In my previous post about clothing I viewed during my recent trip to Colorado, I stated: “There were so many shoes and accessories that I am compelled to put those into a separate post…” This is that post. If I have mis-identified any of the dates on these pieces, please correct me by leaving a comment.
I saw the white pair in a display case in the Stratter Hotel in Durango, which I believe date to 1917-20. Note the embroidery on the toe. The display is augmented with a pair of gloves, and a peacock feather. The burgundy pair are from the Pioneer Museum in Gunnison, I believe they date to the 1870s.
A pair of boots from the Ute Tribe, date unknown. I was quite taken with the scalloped bead edging. The shoes, also date unknown, have tiny mink head detail as an extension of the lining. Both pair in Montrose.
A beaver top hat, worn by saloonkeeper F.W. Koehler in Silverton. The interior sizer band and directions are in the next photo.
Mining hats from Silverton, an adult size straw hat from Montrose, a child’s straw with a brown bow from Gunnison. A modern day railroad brakeman’s hat I got to hold while I was on the narrow gauge train headed from Silverton to Durango : ) A wall of cowboy hats from Gunnison, and the embosser that was used to monogram the interior band with the owner’s initials.
A lace bag, date unknown. A tooled leather handbag that I think dates from the 1940s-50s. A metal mesh bag, which I was allowed to open. I explained to the docent that it was constructed from tiny flat 4-prong studs interlocked by rings. I have a necklace made using a similar technique. All pieces in Gunnison.
A jeweled hair comb and hatpins from Silverton. A straw fan from Gunnison.
A glove case in Gunnison, the first I had seen, with apologies that the photos are blurry. The sign said that glove cases were used to keep pairs together and to keep the gloves clean since they were worn so often, though I did not see any gloves in this case. The second shot shows a front panel folded down, with clips for something I could not identify. The last shot is a large steamer-style trunk from Montrose.
An ermine muff (the docent said that ermines show up in his no-kill traps occasionally). A watch fob made in prison. A fur collar made from mouton with a heavily quilted interior. A lace collar. Evening capelets, the black one is beaded on the back as well as the front, the other one is embellished in passementerie. All pieces from Gunnison.
A parasol covered in brown water taffeta, with a collapsable handle. The brass sleeve on the handle slides down over the cord-hinged joint. It is very delicate but was also the least fragile parasol of those in this room.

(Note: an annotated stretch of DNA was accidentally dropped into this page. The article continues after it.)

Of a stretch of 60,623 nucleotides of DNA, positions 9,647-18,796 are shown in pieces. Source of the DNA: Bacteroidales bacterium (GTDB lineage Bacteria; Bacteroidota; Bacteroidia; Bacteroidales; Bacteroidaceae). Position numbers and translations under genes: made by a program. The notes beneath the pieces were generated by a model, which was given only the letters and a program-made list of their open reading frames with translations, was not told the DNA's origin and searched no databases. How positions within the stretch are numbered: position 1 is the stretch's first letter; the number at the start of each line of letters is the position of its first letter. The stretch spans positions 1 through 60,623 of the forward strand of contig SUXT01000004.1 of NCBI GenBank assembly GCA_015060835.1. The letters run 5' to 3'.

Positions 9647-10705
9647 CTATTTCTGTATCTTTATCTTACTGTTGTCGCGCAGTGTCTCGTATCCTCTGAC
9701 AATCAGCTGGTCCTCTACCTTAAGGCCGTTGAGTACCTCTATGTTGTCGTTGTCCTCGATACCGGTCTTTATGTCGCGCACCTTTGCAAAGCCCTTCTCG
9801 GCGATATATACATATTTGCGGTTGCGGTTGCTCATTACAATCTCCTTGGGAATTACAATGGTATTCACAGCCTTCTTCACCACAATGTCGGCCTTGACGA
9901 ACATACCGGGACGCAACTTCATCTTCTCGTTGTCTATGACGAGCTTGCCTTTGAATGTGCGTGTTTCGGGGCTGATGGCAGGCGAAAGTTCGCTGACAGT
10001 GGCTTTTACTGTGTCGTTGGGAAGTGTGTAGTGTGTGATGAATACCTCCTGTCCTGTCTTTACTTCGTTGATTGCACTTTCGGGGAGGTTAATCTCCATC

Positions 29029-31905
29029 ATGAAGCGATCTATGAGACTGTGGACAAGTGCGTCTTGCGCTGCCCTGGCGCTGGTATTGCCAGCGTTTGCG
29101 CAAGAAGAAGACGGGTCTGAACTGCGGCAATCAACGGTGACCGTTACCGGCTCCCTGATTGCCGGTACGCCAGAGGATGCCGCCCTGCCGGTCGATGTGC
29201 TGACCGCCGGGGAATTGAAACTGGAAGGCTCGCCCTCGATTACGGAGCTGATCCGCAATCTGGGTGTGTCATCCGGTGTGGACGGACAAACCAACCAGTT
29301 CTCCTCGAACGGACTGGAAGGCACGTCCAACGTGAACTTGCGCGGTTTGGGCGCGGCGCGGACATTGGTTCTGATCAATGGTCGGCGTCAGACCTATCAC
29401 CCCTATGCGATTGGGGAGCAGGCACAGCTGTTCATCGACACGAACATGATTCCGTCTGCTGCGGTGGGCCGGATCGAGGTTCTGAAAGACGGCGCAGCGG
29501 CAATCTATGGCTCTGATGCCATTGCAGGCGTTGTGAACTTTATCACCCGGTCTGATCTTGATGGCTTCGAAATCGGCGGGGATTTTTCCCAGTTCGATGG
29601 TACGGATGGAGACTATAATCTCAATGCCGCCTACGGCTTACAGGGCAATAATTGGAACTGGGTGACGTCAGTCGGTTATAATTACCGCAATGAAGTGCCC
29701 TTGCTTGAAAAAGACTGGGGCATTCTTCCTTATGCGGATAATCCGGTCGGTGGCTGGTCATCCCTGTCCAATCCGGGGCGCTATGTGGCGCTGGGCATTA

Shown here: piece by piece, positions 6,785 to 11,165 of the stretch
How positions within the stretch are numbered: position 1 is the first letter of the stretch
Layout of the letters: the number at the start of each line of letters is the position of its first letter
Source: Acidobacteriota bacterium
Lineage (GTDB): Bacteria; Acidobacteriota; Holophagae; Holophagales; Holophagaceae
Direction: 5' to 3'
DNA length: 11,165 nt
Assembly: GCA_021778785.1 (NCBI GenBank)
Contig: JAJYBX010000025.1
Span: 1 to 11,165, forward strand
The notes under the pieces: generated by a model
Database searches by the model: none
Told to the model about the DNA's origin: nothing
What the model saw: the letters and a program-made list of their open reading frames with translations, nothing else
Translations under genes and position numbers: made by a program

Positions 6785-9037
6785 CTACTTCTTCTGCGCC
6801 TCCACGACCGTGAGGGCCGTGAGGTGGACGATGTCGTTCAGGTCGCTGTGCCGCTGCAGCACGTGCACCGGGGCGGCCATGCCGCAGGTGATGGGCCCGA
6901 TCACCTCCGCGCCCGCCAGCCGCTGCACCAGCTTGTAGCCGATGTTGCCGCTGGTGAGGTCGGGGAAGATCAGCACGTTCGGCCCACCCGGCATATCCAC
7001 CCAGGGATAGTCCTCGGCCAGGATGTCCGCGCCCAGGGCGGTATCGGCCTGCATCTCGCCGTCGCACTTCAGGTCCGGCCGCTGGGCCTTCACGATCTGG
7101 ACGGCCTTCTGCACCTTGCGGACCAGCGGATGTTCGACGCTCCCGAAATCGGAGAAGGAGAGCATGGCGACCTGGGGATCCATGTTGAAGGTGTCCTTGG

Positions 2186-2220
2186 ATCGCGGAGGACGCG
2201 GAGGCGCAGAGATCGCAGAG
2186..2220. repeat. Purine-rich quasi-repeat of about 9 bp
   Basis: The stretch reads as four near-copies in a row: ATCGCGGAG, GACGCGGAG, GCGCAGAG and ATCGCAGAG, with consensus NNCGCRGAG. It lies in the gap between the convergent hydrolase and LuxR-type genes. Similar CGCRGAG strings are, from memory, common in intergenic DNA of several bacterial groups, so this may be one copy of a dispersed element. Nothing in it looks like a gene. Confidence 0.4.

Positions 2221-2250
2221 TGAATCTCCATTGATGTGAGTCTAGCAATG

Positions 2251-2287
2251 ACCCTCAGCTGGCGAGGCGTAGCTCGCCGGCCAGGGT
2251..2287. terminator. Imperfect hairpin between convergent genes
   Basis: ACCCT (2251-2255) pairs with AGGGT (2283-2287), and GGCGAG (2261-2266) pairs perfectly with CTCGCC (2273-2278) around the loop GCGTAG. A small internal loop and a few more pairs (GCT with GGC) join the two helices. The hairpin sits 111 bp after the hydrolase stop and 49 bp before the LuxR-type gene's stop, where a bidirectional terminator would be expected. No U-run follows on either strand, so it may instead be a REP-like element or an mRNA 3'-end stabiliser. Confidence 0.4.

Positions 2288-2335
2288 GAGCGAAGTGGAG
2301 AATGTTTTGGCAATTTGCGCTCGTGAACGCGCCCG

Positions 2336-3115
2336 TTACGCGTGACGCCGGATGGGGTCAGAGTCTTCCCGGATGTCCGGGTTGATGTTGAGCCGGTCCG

If a yardstick was the measure of the clothing collections I found in museums on this trip (especially the Pioneer Museum in Gunnison), the photos I have posted would measure about a quarter inch on that yardstick. I hope to return to Gunnison to shoot and share more of their collection with you.
In the meantime, I invite you to date these pieces, and if you recognize any of them, drop those details in the comments as well. I have volunteered to assist the Pioneer Museum in Gunnison in dating their pieces, and will forward comments to them for that purpose.
Fascinating antique textiles and accessories! My heart skipped a beat when you said “Steamer Trunk”! I hope our anachronistic geek friends can come up with some further clues on these items!
My heart skipped beats at nearly every museum I visited. I wish I had gotten better shots of the stacks of trunks at the Montrose museum. So many reasons to go back…
Such WONDERFUL Pretties !! Leave us see… Save yourself Now – Long rambling post.
I’m no expert however I own 2 ‘chain-mail’ purses – 1, as you say, is made with 4 prong studs and the other is actual tiny linked rings. I have been told that both pre-date 1920. Mine are plain compared to the one in your photograph, the decoration being a simple geometric pattern in black and bronze tones.
LOVE the steamer trunk ! Very Lovely ! Was able to find my own recently. None of the inner shelves/trays are left but is remarkable good condition otherwise. Mine has bands of tooled metal, not as impressive as in your photo, but is silver on a blue background.
Wonderful antique minks and other wraps/collars. Have been collecting those minks also although I doubt if any of mine are much older than the 1920s. Once owned original Flapper outfits, way back when before I began manual labor for a living… Could not get my broad chest and shoulders into them after a few years, so they went to good homes. But Not my pretty accessories that went with !
Thank you for dating the purse. The steamer trunk was the first one that i had seen with repousse metal sheathing. The ermine muff was a fun thing to see, I pnly ever see the tails as ornamentation on other things. There were several flapper era dresses at the Pioneer Museum, my focus was intentionally narrowed, elsewise i would have been completely overwhelmed by the place. It will take several more visits before I see (and hopefully photograph) the rest of their textile collection.